Lifting the veil on conflict, culture and politics
If Afghanistan is a fight for hearts and minds, then the war against the Taliban is on shaky ground in central Kabul, where roadblocks and the concrete-encased fortresses of Western countries infuriate near everyone.
A security crackdown in the capital, enforced at so-called “ring of steel” police checkpoints, has turned travel in the capital into a test of patience denting support for President Hamid Karzai’s government just months from parliamentary elections.
“People are furious. They curse the government. They cannot get anywhere on time any more,” said 28-year-old taxi driver Del Agha as he sat beside his small yellow and white cab parked on a dusty Kabul roundabout.
Want to read up on Afghanistan but don’t know where to start? Here is a personal top 10 selection that will quickly make you a dinner-table expert as well, hopefully, give you great reading pleasure:
1. Descent into Chaos: How the War Against Islamic Extremism is Being Lost in Pakistan, Afghanistan and Central Asia, by Ahmed Rashid
International aid workers in Afghanistan — and even new U.S. commander General David Petraeus – like to talk of building governance capacity, which basically means making sure the country runs its schools, courts, health services and so on properly.
By Michael Georgy
An American Lieutenant was doing his best to reassure villagers in the Afghan heartland Taliban Province that U.S. soldiers would protect them from the Taliban, after a roadside bomb killed a father and son who were driving home on a motorcycle. On patrol he asked several people whether they felt safe, and said they should not hesitate to contact the Americans, located a few hundred metres away in their camp.
Walking into a mess hall at Kandahar Air Field in Afghanistan can be confusing.
Soldiers from NATO countries, walking in all directions, have plenty to choose from. Asian workers load heaps of food on plates as long rows of soldiers wait patiently. There is the salad bar. The fruit bar. The bread toasting area. In the centre of mess halls are short order cooks who make stir fry meals, for instance. The drinks section offers everything from apple to multi-vitamin juices to chilled milk.
from Pakistan: Now or Never?:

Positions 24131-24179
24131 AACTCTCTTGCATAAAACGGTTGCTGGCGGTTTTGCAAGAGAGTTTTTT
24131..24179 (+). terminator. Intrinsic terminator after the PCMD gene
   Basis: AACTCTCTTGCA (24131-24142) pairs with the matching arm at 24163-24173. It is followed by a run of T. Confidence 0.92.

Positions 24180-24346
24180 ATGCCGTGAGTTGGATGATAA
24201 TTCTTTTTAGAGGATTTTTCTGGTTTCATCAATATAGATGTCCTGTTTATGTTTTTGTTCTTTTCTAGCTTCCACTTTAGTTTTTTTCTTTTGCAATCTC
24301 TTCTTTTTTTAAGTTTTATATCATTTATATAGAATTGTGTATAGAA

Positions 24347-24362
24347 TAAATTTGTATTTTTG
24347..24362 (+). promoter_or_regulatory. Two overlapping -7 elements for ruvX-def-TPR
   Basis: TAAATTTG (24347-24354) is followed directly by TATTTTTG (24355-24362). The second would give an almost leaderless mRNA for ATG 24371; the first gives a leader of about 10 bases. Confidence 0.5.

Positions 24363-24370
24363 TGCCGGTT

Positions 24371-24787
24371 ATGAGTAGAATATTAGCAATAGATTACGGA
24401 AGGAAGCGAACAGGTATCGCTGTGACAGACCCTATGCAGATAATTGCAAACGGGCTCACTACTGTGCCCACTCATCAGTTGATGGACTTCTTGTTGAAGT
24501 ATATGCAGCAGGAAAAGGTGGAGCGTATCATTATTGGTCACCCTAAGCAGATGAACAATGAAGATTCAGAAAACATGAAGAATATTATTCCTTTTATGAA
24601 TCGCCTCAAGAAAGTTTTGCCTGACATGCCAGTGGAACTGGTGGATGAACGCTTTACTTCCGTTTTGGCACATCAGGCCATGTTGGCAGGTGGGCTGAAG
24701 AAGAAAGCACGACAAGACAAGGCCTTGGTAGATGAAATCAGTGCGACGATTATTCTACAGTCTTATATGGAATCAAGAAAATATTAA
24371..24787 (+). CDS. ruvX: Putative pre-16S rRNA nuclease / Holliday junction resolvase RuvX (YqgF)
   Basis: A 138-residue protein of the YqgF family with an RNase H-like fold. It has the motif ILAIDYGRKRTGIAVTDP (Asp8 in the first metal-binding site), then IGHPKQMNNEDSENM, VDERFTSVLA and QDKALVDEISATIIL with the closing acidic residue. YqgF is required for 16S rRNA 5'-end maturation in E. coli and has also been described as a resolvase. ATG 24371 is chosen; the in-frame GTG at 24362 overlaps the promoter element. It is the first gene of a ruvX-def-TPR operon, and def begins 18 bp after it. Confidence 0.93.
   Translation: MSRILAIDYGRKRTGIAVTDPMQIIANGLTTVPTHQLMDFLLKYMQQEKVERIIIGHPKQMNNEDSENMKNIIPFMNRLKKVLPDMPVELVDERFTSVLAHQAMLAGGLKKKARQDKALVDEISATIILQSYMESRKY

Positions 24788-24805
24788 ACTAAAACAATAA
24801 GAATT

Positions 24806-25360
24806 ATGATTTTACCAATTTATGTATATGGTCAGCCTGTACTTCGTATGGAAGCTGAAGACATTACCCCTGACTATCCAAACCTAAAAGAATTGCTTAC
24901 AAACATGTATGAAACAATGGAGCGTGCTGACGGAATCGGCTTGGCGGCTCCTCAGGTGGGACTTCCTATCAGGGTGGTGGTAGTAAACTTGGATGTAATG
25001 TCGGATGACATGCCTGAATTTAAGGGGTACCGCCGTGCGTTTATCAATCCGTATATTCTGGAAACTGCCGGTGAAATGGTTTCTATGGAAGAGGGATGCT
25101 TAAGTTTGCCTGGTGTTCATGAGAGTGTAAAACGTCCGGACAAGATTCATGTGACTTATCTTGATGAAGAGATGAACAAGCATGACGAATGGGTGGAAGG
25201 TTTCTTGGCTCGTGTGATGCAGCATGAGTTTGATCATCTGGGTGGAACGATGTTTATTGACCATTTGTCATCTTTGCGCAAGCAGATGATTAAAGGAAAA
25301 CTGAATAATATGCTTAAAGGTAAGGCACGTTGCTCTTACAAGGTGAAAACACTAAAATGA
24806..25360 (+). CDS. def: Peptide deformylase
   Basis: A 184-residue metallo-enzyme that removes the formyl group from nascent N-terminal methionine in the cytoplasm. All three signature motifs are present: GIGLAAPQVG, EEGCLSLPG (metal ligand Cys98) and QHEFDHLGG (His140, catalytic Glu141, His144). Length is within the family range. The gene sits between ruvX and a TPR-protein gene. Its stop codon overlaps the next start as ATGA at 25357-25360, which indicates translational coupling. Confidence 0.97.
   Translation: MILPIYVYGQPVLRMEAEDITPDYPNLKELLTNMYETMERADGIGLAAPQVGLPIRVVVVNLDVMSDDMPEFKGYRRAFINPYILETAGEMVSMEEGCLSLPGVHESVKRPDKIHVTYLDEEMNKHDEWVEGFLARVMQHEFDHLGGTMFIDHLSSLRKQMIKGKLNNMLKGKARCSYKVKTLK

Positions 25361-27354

According to a new report published by the London School of Economics, Pakistan's Inter-Services Intelligence (ISI) agency not only funds and trains Taliban fighters in Afghanistan but is officially represented on the movement's leadership council, giving it significant influence over operations.
The ISI has long been accused of backing the Taliban - an accusation Pakistan denies, saying this would make no sense when it is already fighting a bloody campaign against Islamist militants at home. But the report is worth reading for its wealth of detail on the perceptions held by Taliban commanders interviewed in the field. You can see the Reuters story on the report here and the full document (pdf) here.
If you still thought things hadn’t dramatically changed on the Afghan chessboard ever since U.S. President Barack Obama announced plans to begin pulling out from mid-2011, you only need to look at President Hamid Karzai’s recent utterances, or more accurately the lack of it, on the Taliban and Pakistan, the other heavyweights on the stage.
For months Karzai has gone noticeably quiet on Pakistan, refusing to excoriate the neighbour for aiding the Taliban as he routinely did in the past, The Guardian quoted a source close to the country’s former intelligence chief Amrullah Saleh as saying.
Walking into a giant tent at the foothills of Kabul, you are conscious of the importance of jirgas throughout Afghanistan’s troubled history. These assemblies of tribal elders have been called at key moments in the country’s history from whether it should participate in the two World Wars to a call for a national uprising against an Iranian invasion in the 18th century.
Next week’s jirga is aimed at building a national consensus behind Afghan President Hamid Karzai’s effort to seek a negotiated settlement of the nine year conflict now that the Taliban have fought U.S. and NATO forces to a virtual stalemate and the clock on a U.S. military withdrawal has begun.
The United States has signalled that it will gradually start withdrawing its troops from Afghanistan, after almost a decade fighting in the country, from July 2011. And so, perhaps driven by a sense of fear over what the absence of tens of thousands of foreign troops will mean for an already fragile security situation, the Afghan government is pursuing a policy of engaging the Taliban and other insurgent factions such as Hezb-i-Islami. It is a policy widely backed by officials and many members of parliament. It is a political means of seeking an end to the conflict, perhaps because the idea that Afghan security forces will be capable of doing the job of 100,000 foreign troops, is still unfathomable to many. But to many other Afghans it also represents a compromise which could see the country paring back the political developments it has achieved since 2001.
Six months into the surge in Afghanistan, Americans and Afghans alike are asking the question whether it has worked and the ugly reality is that it has failed to make a difference, writes Jackson Diehl in the Washington Post.
To be sure, as U.S. President Barack Obama said last week only half the reinforcements he ordered in December have arrived and there is still more than a year to go before the troop withdrawals begin.